I was at lunch on Saturday and someone asked me if in my undergrad days I was an angry poster to an internet bulletin board system on campus. I heartily denied these scurrilous accusations because of course they were preposterous and ungrounded and a scourge on the good name Hargaden. I am the happiest man on the internet. Read me here at my blog and you shall see how fantastically kind I am to everyone except QMonkey and even he will get a sumptuous pint (of intellectual whoop ass!) from me next time I’m in Bristol.

I am the guy who writes alliterative rhyming comments when giving EBay feedback. I avoid Facebook after hanging around in the evening with Nelly because he gives me too much whiskey and my attempts to be funny can sometimes become cruel. If I could, I would hug you through the internet every time you visited Creideamh.ie and ask you if you want a cup of tea while putting some biscuits out on the table.

But reflecting on my friend’s question, I realised that things have not always been so. I used to moderate the Christianity forum on the very popular website www.boards.ie. That was a nightmare. I would spend forty five minutes most mornings before work trying to cope with the massive ignorance, sectarian spite and thorough-going logical desert that is the average Irish internet Christian in full flight. I resigned ultimately because I could no longer withhold my bile. I handed it over to people much more qualified than me since they had an abundance of patience instead of judgment.

Going further back I realised that the way I behaved on the internet struck a jarring note with my own self perception of how one ought to conduct oneself. On the college bulletin board systems I would have fights for the sake of it. I would make posts of such arch-sarcasm that early dome builders like Filippo Brunelleschi would have been in awe of me. Of course, a browser does not easily carry the subtle and stupid tones of someone mocking you through parody. My sarcasm undoubtedly failed, coming off as insanity. Grammatically impressive insanity perhaps. I suspect those were hours wasted with even more profligacy than the Boards.ie era.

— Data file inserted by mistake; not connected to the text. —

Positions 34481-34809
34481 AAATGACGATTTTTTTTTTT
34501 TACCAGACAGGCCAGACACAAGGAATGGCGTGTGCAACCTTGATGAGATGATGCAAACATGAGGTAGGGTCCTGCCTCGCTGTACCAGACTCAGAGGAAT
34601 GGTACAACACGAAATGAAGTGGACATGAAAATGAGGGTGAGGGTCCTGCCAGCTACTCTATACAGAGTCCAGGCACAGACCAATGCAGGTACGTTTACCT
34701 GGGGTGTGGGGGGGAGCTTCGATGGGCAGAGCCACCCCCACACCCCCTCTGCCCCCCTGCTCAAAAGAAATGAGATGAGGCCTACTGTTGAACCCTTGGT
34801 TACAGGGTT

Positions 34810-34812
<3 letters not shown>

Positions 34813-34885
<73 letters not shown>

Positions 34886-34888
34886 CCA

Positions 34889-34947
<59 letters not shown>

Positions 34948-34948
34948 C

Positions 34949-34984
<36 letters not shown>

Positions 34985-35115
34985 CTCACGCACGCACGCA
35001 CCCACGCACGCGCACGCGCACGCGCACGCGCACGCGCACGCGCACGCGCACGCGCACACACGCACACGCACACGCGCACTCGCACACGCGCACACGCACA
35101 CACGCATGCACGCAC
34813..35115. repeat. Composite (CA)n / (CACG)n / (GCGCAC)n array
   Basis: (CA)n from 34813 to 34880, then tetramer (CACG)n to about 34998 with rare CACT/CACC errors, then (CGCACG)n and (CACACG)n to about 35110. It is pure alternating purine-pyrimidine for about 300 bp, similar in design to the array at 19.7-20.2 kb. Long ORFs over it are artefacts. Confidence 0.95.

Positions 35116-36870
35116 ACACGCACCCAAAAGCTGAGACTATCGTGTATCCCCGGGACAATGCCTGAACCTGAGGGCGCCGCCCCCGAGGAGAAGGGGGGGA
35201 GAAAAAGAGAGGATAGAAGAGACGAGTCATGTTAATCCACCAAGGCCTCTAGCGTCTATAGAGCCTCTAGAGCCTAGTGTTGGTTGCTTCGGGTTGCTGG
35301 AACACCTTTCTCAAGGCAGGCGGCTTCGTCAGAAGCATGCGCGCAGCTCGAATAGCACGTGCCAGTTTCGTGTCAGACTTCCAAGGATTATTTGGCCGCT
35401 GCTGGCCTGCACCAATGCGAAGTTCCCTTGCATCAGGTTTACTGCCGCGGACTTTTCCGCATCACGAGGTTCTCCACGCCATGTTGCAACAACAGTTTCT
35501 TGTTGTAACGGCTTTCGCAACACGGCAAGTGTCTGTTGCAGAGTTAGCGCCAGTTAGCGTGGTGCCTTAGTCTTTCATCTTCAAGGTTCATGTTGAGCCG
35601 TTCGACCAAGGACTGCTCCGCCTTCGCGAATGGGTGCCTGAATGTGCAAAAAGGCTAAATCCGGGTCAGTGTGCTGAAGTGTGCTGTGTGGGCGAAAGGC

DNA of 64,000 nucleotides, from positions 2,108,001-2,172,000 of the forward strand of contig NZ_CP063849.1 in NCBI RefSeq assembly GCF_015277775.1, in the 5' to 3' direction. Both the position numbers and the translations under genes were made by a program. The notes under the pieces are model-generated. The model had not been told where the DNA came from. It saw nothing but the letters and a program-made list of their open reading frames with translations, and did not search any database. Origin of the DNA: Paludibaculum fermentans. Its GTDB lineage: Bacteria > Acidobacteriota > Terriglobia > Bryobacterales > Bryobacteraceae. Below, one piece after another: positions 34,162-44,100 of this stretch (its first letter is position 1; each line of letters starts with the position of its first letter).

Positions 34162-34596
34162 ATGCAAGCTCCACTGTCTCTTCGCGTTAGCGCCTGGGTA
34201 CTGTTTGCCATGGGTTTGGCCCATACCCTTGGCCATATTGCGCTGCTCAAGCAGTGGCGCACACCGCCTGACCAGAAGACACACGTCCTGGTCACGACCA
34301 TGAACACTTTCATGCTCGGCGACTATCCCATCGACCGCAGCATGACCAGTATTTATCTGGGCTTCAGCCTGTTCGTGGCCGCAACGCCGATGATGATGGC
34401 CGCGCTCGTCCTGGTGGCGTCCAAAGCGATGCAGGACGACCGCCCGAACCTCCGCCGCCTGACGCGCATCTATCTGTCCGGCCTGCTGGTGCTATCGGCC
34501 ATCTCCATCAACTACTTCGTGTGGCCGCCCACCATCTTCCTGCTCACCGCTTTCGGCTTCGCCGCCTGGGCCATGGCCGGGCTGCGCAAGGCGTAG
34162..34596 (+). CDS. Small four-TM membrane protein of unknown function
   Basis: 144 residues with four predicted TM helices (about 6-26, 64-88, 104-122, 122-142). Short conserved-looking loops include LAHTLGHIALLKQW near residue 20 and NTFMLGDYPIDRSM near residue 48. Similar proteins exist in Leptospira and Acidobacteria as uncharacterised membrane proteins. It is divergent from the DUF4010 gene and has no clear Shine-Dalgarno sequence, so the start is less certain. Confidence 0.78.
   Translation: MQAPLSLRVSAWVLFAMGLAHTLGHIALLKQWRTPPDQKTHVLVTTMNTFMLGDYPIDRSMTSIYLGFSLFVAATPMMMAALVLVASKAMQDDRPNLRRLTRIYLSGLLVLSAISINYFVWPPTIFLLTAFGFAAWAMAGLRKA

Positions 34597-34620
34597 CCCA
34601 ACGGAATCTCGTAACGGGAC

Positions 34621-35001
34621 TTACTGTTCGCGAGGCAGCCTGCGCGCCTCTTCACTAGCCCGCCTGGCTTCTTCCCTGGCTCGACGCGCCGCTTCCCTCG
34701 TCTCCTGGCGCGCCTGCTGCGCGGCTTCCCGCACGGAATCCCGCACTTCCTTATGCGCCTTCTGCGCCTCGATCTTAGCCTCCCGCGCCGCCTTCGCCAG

Internet Dog

The baseline problem with the internet in terms of rudeness is the apparent anonymity that it provides. Of course, nothing is forgotten and over the long course of time therefore, nothing will be anonymous. Identities can be accurately predicted from the way in which we continuously mis-spell certain words (for me: sovereignity and neccessarilly!) never mind hard factors like ip-addresses.

I have no doubt that there has been natural character development in line with general maturity over the years from when I habitually argued on bulletin boards about the best formation for a Man City team struggling against relegation to today, when I would not even bother making that argument if I was the Head Coach of Man City. There is also, one hopes, the benefit of character formation through the application of discipline to the virtues, thus that this good little Aristotelian can appreciate the winsome much more fully and sees through 2D sarcasm a little more often. Finally there is the work of the Holy Spirit, unquantifiable as it is, bearing fruit in me.

But underlying all that, who can miss the fact that once I started using my name (KEVIN HARGADEN!!), or in cases where that was not permitted, the username Zoomtard (that is now attached to my name), I became much nicer on the internet, stopped wasting as much time on the internet and starting finding the internet more valuable.

On the internet, no one knows you’re a dog, but if you don’t tell them you are, you may well end up acting like an animal.

Your Correspondent, When people see his shoes, they ask him when his cult was committing suicide.